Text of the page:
In honor of National Pet day, we figured what better way to celebrate mans best friend than taking a look at pups that serve our country ! Take a look at these 7 military dogs whose jobs are tougher than yours.
1. Does your on the job training require attacking your colleague?
U.S. military working dogs assigned to 554th Military Police Company demonstrate their capabilities in the Boeblingen Local Training Area, Germany.
2. Or ask you to LITERALLY sniff out bombs?
U.S. Army Staff Sgt. William Burger, non-commissioned officer in charge Forward Operating Base Fenty kennel, and his dog inspect the outside of a building during a patrol outside of Combat Outpost Nagil, Oct. 15. Burger, a Mountain Top, Pa., native, and his dog were searching for signs of improvised explosive device manufacturing
3. How about calming people down during a crisis ... just with your face? Can you do that?
Toby is a certified therapy dog and the star of a new program. It involves him, a big purple couch and lots of books. Mickelsen Community Library on Fort Bliss hosts Paws for Reading every first and third Wednesday of the month. The setting is a judgment-free zone encouraging children to improve their reading skills by reading to a dog, which is where Toby comes in.
4. And you think you're being worked like a dog? Think again! This is what being Dog Tired looks like!
Master-at-Arms 3rd Class Vince Nicholford, assigned to Camp Lemonnier, Djibouti security forces, takes a moment to let Bery, his military working dog rest. Nicholford and Bery are one of the MWD teams assigned to Camp Lemonnier used for explosive detection as well as security patrols.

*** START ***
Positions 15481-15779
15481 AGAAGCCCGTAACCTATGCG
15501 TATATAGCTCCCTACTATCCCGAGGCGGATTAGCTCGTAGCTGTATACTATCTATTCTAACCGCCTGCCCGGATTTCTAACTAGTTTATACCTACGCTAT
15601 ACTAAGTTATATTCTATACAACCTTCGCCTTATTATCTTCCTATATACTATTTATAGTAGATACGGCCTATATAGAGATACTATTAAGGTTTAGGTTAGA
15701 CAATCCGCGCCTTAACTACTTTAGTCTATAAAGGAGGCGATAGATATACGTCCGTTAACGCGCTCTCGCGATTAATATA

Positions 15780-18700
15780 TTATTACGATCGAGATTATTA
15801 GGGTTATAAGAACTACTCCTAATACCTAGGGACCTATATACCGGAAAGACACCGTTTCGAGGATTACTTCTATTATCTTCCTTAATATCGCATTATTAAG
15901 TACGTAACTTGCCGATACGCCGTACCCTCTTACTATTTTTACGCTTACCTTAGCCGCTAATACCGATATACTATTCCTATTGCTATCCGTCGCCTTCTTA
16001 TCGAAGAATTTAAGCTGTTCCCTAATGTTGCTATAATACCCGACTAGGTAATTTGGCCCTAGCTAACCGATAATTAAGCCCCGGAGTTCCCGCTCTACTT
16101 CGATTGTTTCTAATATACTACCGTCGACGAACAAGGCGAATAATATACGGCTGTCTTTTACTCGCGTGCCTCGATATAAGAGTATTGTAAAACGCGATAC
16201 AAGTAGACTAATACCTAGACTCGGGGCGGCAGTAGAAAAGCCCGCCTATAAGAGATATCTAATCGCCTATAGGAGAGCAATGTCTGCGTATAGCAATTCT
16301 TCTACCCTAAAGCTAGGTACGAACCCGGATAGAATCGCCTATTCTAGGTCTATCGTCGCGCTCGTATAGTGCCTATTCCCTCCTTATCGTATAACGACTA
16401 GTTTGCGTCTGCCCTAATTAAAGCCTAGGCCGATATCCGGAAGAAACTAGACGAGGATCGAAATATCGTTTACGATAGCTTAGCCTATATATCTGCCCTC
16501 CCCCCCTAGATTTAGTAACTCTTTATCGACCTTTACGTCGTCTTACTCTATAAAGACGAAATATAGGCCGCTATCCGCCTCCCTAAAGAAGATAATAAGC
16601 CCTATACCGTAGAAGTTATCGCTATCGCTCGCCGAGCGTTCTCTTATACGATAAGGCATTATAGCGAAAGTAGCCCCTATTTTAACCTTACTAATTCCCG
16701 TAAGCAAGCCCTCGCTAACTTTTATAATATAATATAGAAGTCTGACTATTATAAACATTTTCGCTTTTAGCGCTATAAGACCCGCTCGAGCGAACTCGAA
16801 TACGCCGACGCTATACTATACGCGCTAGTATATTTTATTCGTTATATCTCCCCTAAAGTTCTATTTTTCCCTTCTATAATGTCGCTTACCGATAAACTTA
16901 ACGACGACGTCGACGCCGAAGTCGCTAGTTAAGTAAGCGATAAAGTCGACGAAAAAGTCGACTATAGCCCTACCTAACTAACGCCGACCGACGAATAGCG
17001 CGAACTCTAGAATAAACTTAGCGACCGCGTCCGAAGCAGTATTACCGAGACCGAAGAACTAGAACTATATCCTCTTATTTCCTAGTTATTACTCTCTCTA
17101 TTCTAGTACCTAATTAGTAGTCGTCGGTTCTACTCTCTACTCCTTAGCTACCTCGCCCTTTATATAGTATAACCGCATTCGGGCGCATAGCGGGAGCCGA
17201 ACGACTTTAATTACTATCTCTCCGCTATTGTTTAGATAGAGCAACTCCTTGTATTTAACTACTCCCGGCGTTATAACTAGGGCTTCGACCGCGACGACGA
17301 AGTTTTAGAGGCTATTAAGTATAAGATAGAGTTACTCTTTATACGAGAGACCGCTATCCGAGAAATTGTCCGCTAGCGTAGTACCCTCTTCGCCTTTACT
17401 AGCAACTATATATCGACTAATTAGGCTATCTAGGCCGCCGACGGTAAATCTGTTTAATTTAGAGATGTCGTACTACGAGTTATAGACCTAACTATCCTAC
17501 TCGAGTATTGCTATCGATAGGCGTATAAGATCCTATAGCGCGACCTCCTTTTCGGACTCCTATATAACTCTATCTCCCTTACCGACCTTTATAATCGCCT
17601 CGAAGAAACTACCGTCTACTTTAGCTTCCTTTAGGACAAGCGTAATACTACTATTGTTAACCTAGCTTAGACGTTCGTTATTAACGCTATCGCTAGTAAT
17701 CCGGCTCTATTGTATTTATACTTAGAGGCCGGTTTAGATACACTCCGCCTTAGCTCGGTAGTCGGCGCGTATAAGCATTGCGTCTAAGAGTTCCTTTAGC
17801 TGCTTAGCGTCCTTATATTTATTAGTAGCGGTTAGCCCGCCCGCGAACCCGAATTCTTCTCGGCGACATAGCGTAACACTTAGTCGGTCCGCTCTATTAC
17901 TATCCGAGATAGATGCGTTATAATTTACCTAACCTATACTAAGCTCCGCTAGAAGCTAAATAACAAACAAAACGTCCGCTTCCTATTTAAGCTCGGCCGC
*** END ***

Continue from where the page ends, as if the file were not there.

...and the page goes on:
5. Are your professional services required when the Pope comes to the States? THE POPE? I think not.
A military working dog team from Marine Corps Air Station Beaufort supported Pope Francis' visit to United States Sept. 28- Oct. 1
6. And how about professional photo day in the office ... Are you going to be able to pose like this BOSS right here?
Barry, a U.S. military working dog assigned to 554th Military Police Company, poses for an official portrait in the Boeblingen Local Training Area, Germany.
7. I think its fair to say these pups have it ruff. Especially when it comes to saying goodbye.
Dino, Staff Sgt. Christopher Diaz's military working dog, lies at the feet of Marine Corps dog handlers during Diaz's memorial service at the Camp Leatherneck, Helmand province, chapel.
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